Colorado River Hydropower Faces a Dry Future

Drought is hindering output from the river’s iconic dams

3 min read
Colorado River Hydropower Faces a Dry Future
Low Energy: There’s less water than ever behind Glen Canyon Dam and other hydropower generators on the Colorado River.
Photo: Charles Platiau/Reuters

Last year, the Hoover Dam hydroelectric plant installed the first of five wide-head turbines. These are designed to work efficiently even as the Colorado River shrinks under a record-long drought. The dry spell affecting the dam’s power source has outlasted any other in the 77 years that the structure has generated electricity. By the time the fifth turbine is installed in 2016, Hoover Dam will likely need them all.

Lake Mead, which sits on the border between Nevada and Arizona behind Hoover Dam, is expected to drop 2.4 meters in 2014, as less and less water flows downstream from Lake Powell, which straddles Utah and ­Arizona. The sharp decline comes about because the U.S. Bureau of Reclamation needs to cut Lake Powell’s water release by ­nearly 1 billion cubic meters to 9.2 billion m3 for the 2014 water season, the smallest release since the lake was filled in the 1960s. The flow of water to Lake Powell­ from key tributaries has been decreasing for more than a decade, and the bureau’s forecasters expect that the reservoir could hit an all-time low this season.

“This is the most extreme drought since measurements began in the early 1900s,” says Jack Schmidt, a professor of watershed sciences at Utah State University and current chief of the U.S. Geological Survey’s Grand Canyon Monitoring and Research Center. A heavy snowfall this winter could change everything, but “no one knows when this will end,” he adds.

The five new wide-head turbines being installed at the Hoover Dam are meant to keep the power plant working with less ­water in the lake. “We’re trying to increase the ­power we can get from decreasing levels of ­water,” says Rob Skordas, area manager of the Lower Colorado Dams office of the ­Bureau of Reclamation. Skordas says the new turbines should function well even if the ­water elevation falls to 305 meters above sea level, far below the historical ­average of 358.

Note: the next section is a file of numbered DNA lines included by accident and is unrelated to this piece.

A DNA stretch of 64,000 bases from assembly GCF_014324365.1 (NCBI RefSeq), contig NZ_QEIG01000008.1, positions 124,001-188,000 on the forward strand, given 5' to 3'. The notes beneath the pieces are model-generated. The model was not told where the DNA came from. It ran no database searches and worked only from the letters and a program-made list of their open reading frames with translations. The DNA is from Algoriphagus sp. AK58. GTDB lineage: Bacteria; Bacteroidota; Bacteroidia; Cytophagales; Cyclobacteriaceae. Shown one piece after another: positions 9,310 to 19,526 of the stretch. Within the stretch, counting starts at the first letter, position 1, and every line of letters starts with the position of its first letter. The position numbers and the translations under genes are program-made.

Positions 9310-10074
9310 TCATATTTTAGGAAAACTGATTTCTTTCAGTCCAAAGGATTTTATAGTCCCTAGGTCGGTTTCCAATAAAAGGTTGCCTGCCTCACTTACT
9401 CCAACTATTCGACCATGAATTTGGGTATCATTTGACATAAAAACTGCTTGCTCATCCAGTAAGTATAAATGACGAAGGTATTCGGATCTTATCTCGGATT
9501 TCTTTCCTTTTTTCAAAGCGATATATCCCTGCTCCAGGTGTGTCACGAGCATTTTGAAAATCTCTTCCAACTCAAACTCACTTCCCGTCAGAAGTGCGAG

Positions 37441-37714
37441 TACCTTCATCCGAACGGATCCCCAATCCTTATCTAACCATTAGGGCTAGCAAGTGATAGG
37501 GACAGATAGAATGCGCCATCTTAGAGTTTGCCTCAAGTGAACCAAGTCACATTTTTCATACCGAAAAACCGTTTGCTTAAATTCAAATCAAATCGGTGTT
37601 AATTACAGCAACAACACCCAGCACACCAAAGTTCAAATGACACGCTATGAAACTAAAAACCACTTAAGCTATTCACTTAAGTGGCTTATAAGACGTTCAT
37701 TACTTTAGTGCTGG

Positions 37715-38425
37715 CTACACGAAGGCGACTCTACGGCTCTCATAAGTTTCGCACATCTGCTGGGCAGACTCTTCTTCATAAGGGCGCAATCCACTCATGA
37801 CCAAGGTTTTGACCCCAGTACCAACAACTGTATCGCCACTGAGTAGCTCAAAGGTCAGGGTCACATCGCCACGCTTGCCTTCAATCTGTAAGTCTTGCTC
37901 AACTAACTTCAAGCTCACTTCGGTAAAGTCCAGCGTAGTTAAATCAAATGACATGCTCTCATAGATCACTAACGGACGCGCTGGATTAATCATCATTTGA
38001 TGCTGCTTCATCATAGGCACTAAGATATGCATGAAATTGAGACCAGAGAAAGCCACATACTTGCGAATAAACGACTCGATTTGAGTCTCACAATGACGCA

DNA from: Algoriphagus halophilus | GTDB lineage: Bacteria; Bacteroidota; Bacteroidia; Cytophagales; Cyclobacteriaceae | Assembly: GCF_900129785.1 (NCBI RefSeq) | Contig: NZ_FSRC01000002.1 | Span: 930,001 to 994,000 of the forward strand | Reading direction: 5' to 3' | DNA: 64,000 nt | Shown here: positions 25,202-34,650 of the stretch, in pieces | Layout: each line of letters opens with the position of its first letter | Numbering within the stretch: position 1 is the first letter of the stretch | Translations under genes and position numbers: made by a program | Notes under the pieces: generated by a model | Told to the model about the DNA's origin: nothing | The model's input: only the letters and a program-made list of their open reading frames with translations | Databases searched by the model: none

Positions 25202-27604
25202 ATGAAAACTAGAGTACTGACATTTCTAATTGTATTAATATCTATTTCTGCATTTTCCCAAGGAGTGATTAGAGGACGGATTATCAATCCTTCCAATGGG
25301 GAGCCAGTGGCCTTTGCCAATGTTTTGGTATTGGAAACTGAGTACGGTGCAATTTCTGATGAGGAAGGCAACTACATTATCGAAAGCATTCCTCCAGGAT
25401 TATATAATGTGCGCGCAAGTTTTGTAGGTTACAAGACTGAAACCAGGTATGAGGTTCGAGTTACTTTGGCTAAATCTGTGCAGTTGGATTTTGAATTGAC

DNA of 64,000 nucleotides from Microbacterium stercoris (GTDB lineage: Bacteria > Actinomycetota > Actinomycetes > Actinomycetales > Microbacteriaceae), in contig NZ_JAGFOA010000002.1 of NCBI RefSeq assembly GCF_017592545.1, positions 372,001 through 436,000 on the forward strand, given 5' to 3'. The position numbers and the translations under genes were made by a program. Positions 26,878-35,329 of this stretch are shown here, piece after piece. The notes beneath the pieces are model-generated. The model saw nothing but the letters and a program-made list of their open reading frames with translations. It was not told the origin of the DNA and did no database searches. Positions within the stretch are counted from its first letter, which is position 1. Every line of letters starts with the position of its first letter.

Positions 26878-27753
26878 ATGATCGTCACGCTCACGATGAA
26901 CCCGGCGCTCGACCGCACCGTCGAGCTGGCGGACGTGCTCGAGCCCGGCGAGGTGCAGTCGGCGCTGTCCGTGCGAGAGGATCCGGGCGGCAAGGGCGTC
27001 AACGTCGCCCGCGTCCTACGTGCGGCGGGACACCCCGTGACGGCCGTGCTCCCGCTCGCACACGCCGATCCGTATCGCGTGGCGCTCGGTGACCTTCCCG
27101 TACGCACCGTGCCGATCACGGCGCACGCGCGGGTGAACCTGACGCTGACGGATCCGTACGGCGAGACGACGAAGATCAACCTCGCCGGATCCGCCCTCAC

Lake Mead, however, was already down to 337 meters in late August, when power capacity at Hoover Dam was at 1735 megawatts, down from a full capacity of 2074 MW. As water levels continue to decline, power output could fall even farther.

Upstream at the Glen Canyon Dam, power production is expected to be 8 percent lower than in 2013 as a result of the lower water, according to Jane Blair, manager of the bureau’s Upper Colorado power office. The bureau estimates that the Western Area Power Administration will have to spend about US $10 million to meet its electricity supply obligations.

If the situation doesn’t improve, Glen ­Canyon Dam could have even bigger problems. When the water level drops below 1063 meters, just about 30 meters below its August levels, vortex action would draw air into the turbines and damage them. Power generation would then likely cease at Glen Canyon, says Blair. Currently, engineers at Glen ­Canyon aren’t looking to install any wide-head turbines like those at Hoover Dam.

If the drought cycles become longer and more severe, hydropower and other ­power needs will continue to take a backseat to ­water supply for the southwest region of the United States and California. On the ­Colorado River, there is a total hydro­power generating capacity of 4178 MW, but many of the plants are already operating below their measured capacities because of the drought. Nearly 30 million people depend on the river for drinking water and irrigation. “Producing hydropower is clearly essential to maintaining a secure energy system,” says Schmidt. “But in the grand scheme of things, water only comes from one place, and electricity comes from lots of places.”

If electricity has to come from somewhere else, delivering drinking water to some of the largest cities in the western United States could be particularly problematic. Nearly 30 percent of the energy from Hoover Dam goes to the Metropolitan Water District of Southern California, which provides drinking water to nearly 19 million people across 26 cities and water districts. Less power also means less money for various water quality and environmental studies that inform how the water from the Colorado River should be allocated.

Many experts would like this year to mark the end of the drought cycle, but all they can do now is hope for snow while planning for withering water resources. “I think it’s fair to say everybody involved with the river is hoping this coming winter is the snowiest winter on record,” says Schmidt.

A correction to this article was made on 20 September 2013.

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